Wednesday, March 28, 2012

The White Room

Another weekend, another ski tour with John and Young. It's getting to be routine.  This time, our adventure took us to Timberline Ski area for a self-propelled trip along the Palmer Lift.

Size matters!  Click on any photo to enjoy a larger version.

Well, the day started out with partial blue skies

Our day started out partly cloudy, with some sun and blue sky teasing us.  The top of Hood peeped in and out of the clouds.  John said he'd heard things were supposed to clear up later in the morning. 

Beautiful untouched snow

Snow had been falling for several days up on Hood, and we were happy to see the adjacent slopes draped in a thick white coating.  It was totally untouched and unbelievably beautiful.

Taking turns skiing across a steeper slope

But John, Young and I couldn't resist making tracks through this perfect whiteness.  We began our tour with a climb up a steep powdery knoll right off the end of the climber's parking lot.  The slope was a little steep, so as an avalanche precaution, we crossed one at a time.

Our last small ray of sunshine

On top of the ridge, our views opened up.  We could see the adjacent snow-covered  hills, and low clouds hugging their tops.  But we could also see darker clouds and fog moving in. 

Single track through the white plain

John continued to believe things were supposed to clear up, and reminded us of this.  And then, it began to snow.  The higher we climbed, the stronger the wind, and the heavier the snowfall.  I was beginning to wonder where John heard his weather report.

The snow begins to fall

It wasn't like we were skiing in the wilderness. We were adjacent to a ski resort. Our goal was to ski from Timberline Lodge up to the top of the Palmer, the highest chairlift at Timberline Ski area. Our first leg paralleled the Magic Mile lift on a snowcat track, Timberline's designated uphill route. This snow road provided nice views of the historic lodge.

John skiing through the trees

Skiers and boarders whipped by on the adjacent runs of the Magic Mile.  Some snow-riders stared at us fools, trudging UPHILL.  Young and I laughed when John commented "they must think we're crazy!"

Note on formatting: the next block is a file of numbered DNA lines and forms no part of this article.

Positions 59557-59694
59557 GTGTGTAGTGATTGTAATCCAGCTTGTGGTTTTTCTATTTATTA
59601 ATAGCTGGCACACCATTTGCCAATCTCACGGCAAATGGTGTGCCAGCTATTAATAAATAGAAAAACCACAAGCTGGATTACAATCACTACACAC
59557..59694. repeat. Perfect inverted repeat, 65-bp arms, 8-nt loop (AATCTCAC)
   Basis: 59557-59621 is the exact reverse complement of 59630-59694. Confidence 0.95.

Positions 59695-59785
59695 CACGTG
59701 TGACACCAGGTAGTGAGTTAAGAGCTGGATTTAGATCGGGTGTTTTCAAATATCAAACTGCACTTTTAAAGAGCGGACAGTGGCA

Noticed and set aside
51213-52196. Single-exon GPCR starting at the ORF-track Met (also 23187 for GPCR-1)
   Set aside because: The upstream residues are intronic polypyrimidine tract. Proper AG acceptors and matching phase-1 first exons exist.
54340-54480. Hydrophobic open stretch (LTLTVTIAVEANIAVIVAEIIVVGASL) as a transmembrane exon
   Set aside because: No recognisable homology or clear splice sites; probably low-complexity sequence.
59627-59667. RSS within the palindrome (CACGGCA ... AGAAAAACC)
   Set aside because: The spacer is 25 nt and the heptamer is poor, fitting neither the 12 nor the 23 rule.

John and Young skinning up the cat track

Even though we were working hard skiing uphill, the strong wind kept our body temps from overheating. All three of us pulled our hoods up over our heads to protect faces from the icy blast. This time, I didn't remove any clothing layers during the climb.

Rest break (photo by Young)

Looking uphill, we could make out the outlines of the Magic Mile and Palmer lift buildings through the gathering white fog. Conditions didn't look very good up there. There wasn't any blue sky or sunshine anywhere to be found.  Hmmmm....... John, are you sure you got today's weather report?

The Mile and Palmer Lifts shrouded in white

After a long, tiring climb, the cat track we were following led us to the top of the Magic Mile. We took the opportunity and had a quick water and snack break. A very friendly ski patroller stationed at the top asked our destination, and gave a weather and conditions report. The guy said there was a storm coming in bringing more snow - a totally different forecast than John had heard. Looking at the current windy, snowy weather I tended to believe the patroller. Sorry John, no blue sky today!

I'm enjoying my chocolate (photo by Young)